PARIS (Reuters) - As thrilling as France's 32-30 Six Nations win over Wales was, the game also exposed Les Bleus' weaknesses for the first time since Fabien Galthie took over as coach last year.
France came from 10 points and a man down to beat Grand-Slam chasing Wales with a Brice Dulin try two minutes after the end of normal time, giving them a chance to win the championship with a bonus-victory against Scotland on Friday.
Wales were 30-20 up with France down to 14 after Paul Willemse was sent off for eye gouging in the 68th minute, but Wayne Pivac's team picked up back-to-back yellow cards and had only 13 men for the frantic finale.
France's attacking efficiency then came to the fore with flanker Charles Ollivon powering through to reduce the arrears before Dulin dived over after a long spell of possession stretched the Welsh defence.
Les Bleus, however, were lucky to be level at 17-17 at the interval after Wales had pierced their defence with ease in the opening half.
Suddenly, France's defence, masterminded by Shaun Edwards, looked fragile.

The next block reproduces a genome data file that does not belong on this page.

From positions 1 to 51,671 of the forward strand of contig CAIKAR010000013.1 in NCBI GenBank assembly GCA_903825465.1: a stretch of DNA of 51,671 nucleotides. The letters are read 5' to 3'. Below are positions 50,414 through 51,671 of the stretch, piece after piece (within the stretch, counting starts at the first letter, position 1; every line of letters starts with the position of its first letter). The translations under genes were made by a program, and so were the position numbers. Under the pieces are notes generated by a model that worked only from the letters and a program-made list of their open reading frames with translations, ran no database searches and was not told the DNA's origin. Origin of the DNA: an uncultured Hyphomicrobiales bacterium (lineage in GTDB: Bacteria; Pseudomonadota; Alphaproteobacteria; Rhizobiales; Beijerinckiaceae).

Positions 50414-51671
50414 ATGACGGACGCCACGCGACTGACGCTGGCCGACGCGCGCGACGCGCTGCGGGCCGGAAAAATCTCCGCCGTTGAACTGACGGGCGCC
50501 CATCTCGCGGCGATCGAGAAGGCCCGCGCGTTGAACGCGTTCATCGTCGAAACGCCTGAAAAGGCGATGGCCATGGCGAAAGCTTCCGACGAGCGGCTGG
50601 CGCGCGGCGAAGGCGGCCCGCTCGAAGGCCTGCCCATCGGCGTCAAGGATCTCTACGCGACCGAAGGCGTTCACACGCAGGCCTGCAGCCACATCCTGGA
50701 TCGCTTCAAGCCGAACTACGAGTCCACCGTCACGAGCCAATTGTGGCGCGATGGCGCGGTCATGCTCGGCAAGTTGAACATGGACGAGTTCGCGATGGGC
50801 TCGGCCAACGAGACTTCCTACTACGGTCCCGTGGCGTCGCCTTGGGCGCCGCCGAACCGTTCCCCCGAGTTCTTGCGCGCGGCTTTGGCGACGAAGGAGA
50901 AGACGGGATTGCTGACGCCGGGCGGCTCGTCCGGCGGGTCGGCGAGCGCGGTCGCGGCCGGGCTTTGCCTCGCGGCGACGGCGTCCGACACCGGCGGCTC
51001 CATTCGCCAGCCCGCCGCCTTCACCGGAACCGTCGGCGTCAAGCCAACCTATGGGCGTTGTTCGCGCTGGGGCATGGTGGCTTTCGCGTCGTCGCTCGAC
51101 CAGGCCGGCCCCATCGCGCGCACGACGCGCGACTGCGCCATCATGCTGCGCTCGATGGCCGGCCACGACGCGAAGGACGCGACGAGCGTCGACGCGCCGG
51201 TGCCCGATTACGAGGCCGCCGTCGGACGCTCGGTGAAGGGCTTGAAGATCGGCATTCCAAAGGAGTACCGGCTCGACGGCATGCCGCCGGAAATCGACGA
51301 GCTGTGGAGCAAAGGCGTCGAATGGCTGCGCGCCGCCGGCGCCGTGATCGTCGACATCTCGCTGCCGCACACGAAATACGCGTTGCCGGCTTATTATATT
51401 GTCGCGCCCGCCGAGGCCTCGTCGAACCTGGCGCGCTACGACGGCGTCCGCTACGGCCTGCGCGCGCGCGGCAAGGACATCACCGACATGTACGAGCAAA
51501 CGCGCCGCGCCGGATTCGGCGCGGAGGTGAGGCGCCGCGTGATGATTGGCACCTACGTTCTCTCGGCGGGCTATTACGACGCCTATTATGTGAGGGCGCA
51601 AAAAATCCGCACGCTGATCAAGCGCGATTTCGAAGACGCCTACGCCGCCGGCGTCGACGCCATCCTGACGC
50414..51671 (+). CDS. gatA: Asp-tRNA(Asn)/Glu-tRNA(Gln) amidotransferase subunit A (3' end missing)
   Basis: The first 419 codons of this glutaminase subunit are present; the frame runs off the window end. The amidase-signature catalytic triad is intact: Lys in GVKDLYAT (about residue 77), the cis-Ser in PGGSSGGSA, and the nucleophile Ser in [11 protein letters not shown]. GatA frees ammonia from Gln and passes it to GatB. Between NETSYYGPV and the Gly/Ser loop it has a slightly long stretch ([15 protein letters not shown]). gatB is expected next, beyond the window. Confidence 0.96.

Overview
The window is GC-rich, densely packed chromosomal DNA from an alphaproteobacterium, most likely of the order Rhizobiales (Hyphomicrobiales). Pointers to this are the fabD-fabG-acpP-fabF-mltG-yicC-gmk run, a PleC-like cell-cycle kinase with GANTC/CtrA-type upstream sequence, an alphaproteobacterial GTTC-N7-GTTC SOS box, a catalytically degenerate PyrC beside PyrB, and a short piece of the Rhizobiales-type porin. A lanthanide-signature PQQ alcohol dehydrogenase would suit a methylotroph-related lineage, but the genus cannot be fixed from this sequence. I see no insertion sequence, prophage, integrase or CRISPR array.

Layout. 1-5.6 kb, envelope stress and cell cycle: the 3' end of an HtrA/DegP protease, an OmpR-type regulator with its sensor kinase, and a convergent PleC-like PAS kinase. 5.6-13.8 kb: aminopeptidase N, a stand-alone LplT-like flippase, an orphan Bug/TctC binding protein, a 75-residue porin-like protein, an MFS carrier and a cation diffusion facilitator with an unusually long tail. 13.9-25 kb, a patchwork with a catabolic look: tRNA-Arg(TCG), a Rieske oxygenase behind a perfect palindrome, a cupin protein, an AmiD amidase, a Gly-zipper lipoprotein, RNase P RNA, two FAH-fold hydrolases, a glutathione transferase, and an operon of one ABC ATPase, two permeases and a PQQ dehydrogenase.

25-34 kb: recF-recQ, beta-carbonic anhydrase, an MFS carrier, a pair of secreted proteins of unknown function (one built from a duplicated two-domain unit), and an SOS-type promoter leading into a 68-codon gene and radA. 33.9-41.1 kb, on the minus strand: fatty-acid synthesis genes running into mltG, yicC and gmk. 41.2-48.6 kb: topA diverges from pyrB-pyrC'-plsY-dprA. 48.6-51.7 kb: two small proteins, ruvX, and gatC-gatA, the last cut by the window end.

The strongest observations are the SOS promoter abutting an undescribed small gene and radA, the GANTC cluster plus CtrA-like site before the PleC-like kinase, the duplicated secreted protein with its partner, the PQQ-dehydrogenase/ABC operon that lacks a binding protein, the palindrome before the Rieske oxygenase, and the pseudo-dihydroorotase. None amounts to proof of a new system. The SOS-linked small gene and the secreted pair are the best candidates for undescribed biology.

"The last minutes should not hide the reality of the match," former France captain Thierry Dusautoir wrote in his column in L'Equipe on Sunday.
"It is the first time since Fabien Galthie took over that I see France struggling so much."
Wales repeatedly burst through the defence and France's usual strategy of leaving the ball to their opponents looked questionable.
Since Galthie's arrival, Les Bleus have gladly relinquished possession, looking to hurt the opposition with quick counter- attacks.
That can only work when the defence holds up, which was not the case on Saturday.
"I had already mentioned the fact that Les Bleus were relying too much on playing without the ball and I think one of the take away from Saturday's game is that they can be efficient when they have the ball," wrote Dusautoir.
"This team need to believe that they can have the possession and that they are made to attack."
The big scare against Wales should keep France on their toes, keeping them humble as the 2023 World Cup on home soil looms.
Should they beat Scotland by 21 points with a bonus point, France will win their first Six Nations since 2010. If they don't, it will keep them hungry for at least another year.
(Reporting by Julien Pretot; Editing by Ed Osmond)